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What is a “consent order” in Financial Proceedings?

 November 2021 |  Martin Fuller

Simply put a “consent order” is an order made by the court with the agreement (consent) of the parties concerned. This contrasts with the order a court makes having heard arguments from both parties as to what they believe is the appropriate order for the court to make – i.e., without the agreement/consent of the parties.

However, it is not quite as simple as the parties agreeing what they feel is a fair division of the family assets between them on divorce. The court is obliged to discharge its duties under the statutory criteria (section 25(2) Matrimonial Causes Act 1973, as amended) and to satisfy itself that the agreement/order by consent is fair to both parties in respects of the facts of the matter before the court.

In a nutshell a “consent order” is the parties suggested compromise that they have asked the court to approve, or in legal parlance “perfect”, by sealing the order which will from that point on be binding against the parties. Please note a consent order can be set aside, varied, and appealed in certain circumstances which are outside the scope of this article.

It is also worth mentioning that until the Decree Nisi has been pronounced the court has no power to approve/perfect a “consent order”.

When preparing a “consent order” to reflect the terms of an agreement between you and your spouse care must be taken to ensure the order reflects what was agreed, as the legal effect comes from the “consent order” and not the agreement itself.

There are essentially two stages to the negotiation process to achieve a “consent order” the first stage is to agree what each party is to receive. This is known as the “heads of agreement”. Once this has been achieved the heads of agreement should be written down and then signed by the parties, their solicitors and/or counsel (barrister). 

The second stage is to express the “heads of agreement” in the language of the court and to ensure that the court has the power to make the order. If the court does not have the power to make an order on a particular point this can usually be dealt with by one party giving an undertaking (a promise to the court) to do or abstain from an act which is part of the agreement. An undertaking to the court is enforceable as if it was an order of the court, even if the court did not have the power to order the party to act or refrain from acting in a certain way. For example, under Section 28(1) Matrimonial Causes Act 1973 as amended provides that maintenance payments to a spouse will cease as a matter of law upon the receiving party’s remarriage. However, the court can accept and enforce an undertaking from the paying party to continue paying maintenance after the receiving party’s remarriage.

Essentially even if you have managed to agree how the family assets are to be divided between you and your spouse it is advisable to seek the assistance of a family lawyer to draft the “consent order” to ensure that it is drafted properly. Bear in mind that once the order is approved by the court you will not be able to change it except in very limited circumstances. A court is also more likely to make the consent order if satisfied that the parties have had access to legal advice,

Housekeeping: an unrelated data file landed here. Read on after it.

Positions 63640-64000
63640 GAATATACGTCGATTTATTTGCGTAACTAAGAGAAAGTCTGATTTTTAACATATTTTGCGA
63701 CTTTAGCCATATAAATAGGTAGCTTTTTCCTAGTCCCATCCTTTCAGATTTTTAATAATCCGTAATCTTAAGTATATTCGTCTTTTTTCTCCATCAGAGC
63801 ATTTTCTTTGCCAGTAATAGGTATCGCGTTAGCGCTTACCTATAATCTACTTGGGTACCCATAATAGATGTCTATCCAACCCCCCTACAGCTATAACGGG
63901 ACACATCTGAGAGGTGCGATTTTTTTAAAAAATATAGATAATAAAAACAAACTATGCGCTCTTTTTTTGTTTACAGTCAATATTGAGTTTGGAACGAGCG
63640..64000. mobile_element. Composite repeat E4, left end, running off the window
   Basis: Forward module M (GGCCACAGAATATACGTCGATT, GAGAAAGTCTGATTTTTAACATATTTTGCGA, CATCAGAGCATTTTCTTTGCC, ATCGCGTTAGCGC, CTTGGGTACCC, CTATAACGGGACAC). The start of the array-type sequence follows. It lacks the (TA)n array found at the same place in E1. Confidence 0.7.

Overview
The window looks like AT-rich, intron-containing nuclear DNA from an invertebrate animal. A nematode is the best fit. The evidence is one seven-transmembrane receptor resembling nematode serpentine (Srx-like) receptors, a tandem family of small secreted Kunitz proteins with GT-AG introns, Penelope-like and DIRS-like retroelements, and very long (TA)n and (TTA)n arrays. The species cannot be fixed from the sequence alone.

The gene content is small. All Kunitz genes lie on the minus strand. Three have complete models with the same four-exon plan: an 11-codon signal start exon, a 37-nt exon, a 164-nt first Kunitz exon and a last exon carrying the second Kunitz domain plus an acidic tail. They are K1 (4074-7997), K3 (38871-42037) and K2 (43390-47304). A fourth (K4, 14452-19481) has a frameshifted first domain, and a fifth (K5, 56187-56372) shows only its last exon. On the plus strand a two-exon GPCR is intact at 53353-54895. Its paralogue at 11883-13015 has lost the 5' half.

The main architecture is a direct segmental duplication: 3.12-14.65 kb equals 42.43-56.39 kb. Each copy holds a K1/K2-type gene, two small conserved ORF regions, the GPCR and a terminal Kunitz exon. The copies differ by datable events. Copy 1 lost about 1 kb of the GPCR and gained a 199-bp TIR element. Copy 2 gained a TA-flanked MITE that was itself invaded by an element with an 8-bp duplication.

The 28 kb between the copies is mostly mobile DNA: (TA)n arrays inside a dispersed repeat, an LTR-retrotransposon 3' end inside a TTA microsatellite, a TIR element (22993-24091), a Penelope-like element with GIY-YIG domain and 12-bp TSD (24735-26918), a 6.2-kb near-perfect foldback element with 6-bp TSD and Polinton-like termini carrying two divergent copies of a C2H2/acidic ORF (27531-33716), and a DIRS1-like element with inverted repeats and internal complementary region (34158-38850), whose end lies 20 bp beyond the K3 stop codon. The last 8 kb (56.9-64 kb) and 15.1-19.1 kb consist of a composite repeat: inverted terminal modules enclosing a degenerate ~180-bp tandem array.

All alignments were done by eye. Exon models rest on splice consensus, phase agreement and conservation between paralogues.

If you reach an agreement on financial matters but do not incorporate it into a consent order, then it will not be final or enforceable. If there is no order either party can still go to court to make financial claims at any point unless they have remarried before they make the application for a financial claim. If they have remarried before they make their application they will be what is termed “statute barred” section 28(3) Matrimonial Causes Act 1973 (as amended), unable to proceed with their claim.

Once the consent order has been drafted it must be checked carefully to ensure that it accurately reflects the agreement as the legal effect of the agreement comes from the consent order, not the agreement. Once a consent order has been approved by the court a party may not back out of the order unless that party can assert a reason such as misrepresentation, mistake, material non-disclosure or a subsequent fundamental and unforeseen change of circumstances, or lack of “consent”. 

Most financial matters arising out of divorce are settled by way of a consent order after negotiation as it avoids time and costs of a drawn out often acrimonious litigation process culminating in a contested hearing and often an “imposed order” that neither party wanted.

How can Fullers help?

We can help you to reach a fair agreement with your partner, and/or if an agreement has been reached, we can carry out the necessary steps on your behalf to have the order approved by the court. Contact us 01234 343 134 for a no obligations chat.

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